Medical Care for 12,000 Children With Catastrophic Illness in Peril

Times Staff Writer

A Los Angeles County health official has warned that unless the state provides an emergency infusion of $4.5 million by March 31, he will no longer authorize medical services to about 12,000 children with catastrophic illnesses and handicaps.

Frank L. Rico, county director of the California Children’s Services program, issued the warning in a letter to Maridee A. Gregory, chief of the Children’s Services branch of the state Department of Health Services.

In an interview on Wednesday, Gregory noted that state government is in a severe budget crunch and that she is seeking relief money for the Los Angeles program, but “I can’t make an absolute commitment until I can be sure I have the funds.”

The children’s medical program, financed 75% by the state and 25% by California counties, provides diagnostic and treatment services for about 90,000 youngsters statewide who suffer life-threatening illnesses or major handicaps, ranging from heart surgeries to cerebral palsy.


About 40% of the caseload are low-income children receiving Medi-Cal aid, while the remainder are usually from middle-class families whose adjusted gross income is less than $40,000 a year. Medi-Cal children would not be affected by the threatened cutoff of medical services.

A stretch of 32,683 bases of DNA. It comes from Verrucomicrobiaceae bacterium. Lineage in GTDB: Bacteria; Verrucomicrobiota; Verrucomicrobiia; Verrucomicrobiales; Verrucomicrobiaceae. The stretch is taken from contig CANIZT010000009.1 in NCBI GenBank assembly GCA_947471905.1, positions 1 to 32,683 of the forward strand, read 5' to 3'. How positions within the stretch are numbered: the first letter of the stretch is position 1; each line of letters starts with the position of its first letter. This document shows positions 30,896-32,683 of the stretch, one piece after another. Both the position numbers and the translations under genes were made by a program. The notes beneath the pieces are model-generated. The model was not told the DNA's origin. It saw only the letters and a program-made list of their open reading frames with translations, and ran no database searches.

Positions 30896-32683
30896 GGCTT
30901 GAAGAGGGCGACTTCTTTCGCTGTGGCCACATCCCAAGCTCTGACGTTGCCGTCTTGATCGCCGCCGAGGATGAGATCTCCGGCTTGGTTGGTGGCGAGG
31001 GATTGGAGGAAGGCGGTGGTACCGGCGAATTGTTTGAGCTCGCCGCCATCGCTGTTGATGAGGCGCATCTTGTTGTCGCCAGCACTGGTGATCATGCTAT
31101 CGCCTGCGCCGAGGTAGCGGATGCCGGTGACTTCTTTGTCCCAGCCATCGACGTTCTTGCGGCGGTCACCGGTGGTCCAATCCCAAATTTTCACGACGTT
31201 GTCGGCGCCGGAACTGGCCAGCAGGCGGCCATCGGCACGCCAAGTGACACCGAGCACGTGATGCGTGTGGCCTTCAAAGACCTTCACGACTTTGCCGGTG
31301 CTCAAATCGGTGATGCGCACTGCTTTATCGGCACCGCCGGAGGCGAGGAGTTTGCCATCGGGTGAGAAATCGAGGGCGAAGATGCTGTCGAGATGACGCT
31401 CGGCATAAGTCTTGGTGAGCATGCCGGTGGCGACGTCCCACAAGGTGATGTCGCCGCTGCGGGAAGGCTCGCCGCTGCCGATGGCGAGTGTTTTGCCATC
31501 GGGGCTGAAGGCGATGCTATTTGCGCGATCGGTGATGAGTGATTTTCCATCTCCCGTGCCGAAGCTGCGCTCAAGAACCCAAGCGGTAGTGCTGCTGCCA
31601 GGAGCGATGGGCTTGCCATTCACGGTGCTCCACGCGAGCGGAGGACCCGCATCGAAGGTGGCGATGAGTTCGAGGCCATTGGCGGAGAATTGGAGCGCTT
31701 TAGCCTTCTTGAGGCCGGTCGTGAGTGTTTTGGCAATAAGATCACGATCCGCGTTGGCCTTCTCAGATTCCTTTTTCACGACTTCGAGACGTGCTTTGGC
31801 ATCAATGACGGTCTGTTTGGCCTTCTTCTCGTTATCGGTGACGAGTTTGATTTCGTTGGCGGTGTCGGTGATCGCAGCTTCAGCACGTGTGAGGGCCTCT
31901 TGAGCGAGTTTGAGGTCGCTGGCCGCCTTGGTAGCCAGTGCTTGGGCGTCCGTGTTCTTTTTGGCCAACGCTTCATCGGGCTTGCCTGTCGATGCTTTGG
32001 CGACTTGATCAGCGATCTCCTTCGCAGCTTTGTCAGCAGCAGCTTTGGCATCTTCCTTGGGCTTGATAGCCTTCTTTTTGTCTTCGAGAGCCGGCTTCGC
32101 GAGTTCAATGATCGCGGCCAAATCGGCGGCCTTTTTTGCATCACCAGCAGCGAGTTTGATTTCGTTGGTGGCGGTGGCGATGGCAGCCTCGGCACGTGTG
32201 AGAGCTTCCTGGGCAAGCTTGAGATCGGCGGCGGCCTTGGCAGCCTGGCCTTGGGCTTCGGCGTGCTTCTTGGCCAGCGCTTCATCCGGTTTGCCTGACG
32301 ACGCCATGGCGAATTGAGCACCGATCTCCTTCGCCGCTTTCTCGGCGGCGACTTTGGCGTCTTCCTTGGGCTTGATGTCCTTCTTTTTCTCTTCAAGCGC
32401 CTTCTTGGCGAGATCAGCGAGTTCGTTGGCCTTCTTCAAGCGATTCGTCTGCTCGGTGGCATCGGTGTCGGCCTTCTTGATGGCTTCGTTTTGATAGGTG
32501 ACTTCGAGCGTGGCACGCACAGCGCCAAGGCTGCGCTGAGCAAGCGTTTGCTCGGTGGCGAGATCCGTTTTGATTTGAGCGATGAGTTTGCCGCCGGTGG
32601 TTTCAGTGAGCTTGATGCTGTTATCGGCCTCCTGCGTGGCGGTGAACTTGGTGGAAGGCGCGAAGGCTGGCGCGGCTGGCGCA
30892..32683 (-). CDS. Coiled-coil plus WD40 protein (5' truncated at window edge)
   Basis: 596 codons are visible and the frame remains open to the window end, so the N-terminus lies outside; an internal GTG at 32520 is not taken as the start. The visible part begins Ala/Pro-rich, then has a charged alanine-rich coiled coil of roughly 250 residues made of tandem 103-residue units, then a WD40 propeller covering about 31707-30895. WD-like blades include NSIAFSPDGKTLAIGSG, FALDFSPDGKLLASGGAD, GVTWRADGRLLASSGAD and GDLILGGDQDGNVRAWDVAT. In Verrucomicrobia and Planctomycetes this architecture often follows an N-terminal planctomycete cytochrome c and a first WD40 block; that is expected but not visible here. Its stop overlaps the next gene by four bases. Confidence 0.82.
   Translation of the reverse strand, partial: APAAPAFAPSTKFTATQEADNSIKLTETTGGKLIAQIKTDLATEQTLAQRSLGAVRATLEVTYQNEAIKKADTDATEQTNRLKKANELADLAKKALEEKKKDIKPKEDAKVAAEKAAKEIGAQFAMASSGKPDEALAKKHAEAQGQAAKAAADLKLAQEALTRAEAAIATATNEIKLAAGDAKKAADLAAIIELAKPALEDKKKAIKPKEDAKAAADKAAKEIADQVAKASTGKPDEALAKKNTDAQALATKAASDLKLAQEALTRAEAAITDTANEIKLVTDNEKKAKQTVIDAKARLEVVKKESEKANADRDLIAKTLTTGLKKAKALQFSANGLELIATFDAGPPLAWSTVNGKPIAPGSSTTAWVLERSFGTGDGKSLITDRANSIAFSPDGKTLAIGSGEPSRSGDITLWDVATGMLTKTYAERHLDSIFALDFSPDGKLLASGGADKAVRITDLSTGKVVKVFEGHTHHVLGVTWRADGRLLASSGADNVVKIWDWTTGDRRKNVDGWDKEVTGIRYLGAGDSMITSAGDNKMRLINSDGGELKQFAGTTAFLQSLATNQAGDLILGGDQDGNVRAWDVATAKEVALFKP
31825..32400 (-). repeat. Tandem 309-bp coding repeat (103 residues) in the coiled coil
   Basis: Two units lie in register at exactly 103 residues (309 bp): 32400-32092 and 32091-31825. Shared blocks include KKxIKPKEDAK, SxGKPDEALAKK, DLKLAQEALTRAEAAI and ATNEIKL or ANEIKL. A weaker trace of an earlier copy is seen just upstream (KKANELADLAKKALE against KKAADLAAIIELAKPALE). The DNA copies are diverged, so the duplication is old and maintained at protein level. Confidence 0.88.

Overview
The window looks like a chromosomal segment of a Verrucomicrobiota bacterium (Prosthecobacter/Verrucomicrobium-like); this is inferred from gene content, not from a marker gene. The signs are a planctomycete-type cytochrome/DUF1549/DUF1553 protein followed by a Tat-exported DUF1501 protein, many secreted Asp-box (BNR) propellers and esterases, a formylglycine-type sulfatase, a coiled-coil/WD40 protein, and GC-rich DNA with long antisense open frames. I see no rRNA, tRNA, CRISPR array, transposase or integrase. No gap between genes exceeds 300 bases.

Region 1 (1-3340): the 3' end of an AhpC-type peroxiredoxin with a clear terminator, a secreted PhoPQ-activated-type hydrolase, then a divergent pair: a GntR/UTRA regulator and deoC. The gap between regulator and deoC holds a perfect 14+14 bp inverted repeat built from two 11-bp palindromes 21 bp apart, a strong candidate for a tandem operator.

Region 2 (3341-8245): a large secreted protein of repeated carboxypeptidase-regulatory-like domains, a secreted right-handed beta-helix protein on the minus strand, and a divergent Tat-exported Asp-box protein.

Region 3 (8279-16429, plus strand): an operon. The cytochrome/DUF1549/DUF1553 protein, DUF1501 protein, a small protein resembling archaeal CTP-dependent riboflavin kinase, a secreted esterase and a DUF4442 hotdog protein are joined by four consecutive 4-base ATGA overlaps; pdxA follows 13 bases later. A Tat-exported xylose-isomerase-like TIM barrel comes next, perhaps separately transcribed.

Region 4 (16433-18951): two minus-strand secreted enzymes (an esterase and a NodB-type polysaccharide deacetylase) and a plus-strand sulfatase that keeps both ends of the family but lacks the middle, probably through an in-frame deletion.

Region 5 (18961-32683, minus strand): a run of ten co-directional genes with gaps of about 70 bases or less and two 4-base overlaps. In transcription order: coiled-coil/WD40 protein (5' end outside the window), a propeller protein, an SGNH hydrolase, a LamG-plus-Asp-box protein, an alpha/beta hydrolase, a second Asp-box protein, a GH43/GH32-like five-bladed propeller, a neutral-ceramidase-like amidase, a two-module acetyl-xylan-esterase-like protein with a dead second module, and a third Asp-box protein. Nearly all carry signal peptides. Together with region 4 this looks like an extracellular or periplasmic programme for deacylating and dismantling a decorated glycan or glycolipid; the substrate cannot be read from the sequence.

In Los Angeles County, the program serves 30,000 children, about 12,000 of whom are not Medi-Cal patients. Rico blamed the shortage of funds basically on unanticipated caseload increases.

Rico sent a letter last Friday to about 5,000 physicians, hospitals and other health care providers, noting that they had not been paid for services for about three weeks and assuring them payments would resume “as soon as the state approves the additional funds requested.”

In a follow-up letter to Gregory on Monday, Rico asked for confirmation of approval of the money. “If this confirmation is not received by Friday, March 31, 1989, we will stop issuing medical authorizations for services,” he said.


Sources in the Department of Health Services said this meant that approvals for diagnostic and other medical services would cease for about 12,000 children in Los Angeles County. “If you are not authorizing services, you are not providing benefits,” one said.

Rico on Wednesday said in an interview that, despite his warning letter, if the state funds failed to materialize the Los Angeles program would not be “out of business.” He added, “There is always some room for negotiations. (But) We need a fairly quick response.”

“We are making efforts as rapidly as we can to assess the budget to see if there are going to be funds available and attain additional funding, if necessary,” Gregory told The Times. “Past history has shown that California Children’s Services has always come up with the funds that are necessary to meet the needs.”

Gregory said several options were under consideration, but refused to discuss whether the Deukmejian Administration would seek an emergency appropriation from the Legislature as it did recently when regional centers for the mentally retarded were threatened with closure due to lack of funds.

A physician, Gregory said each year some counties seek emergency state aid and others do not. “Some counties spend more than they originally thought and some spend less,” she said.

Times staff writer Lois Timnick contributed to this story.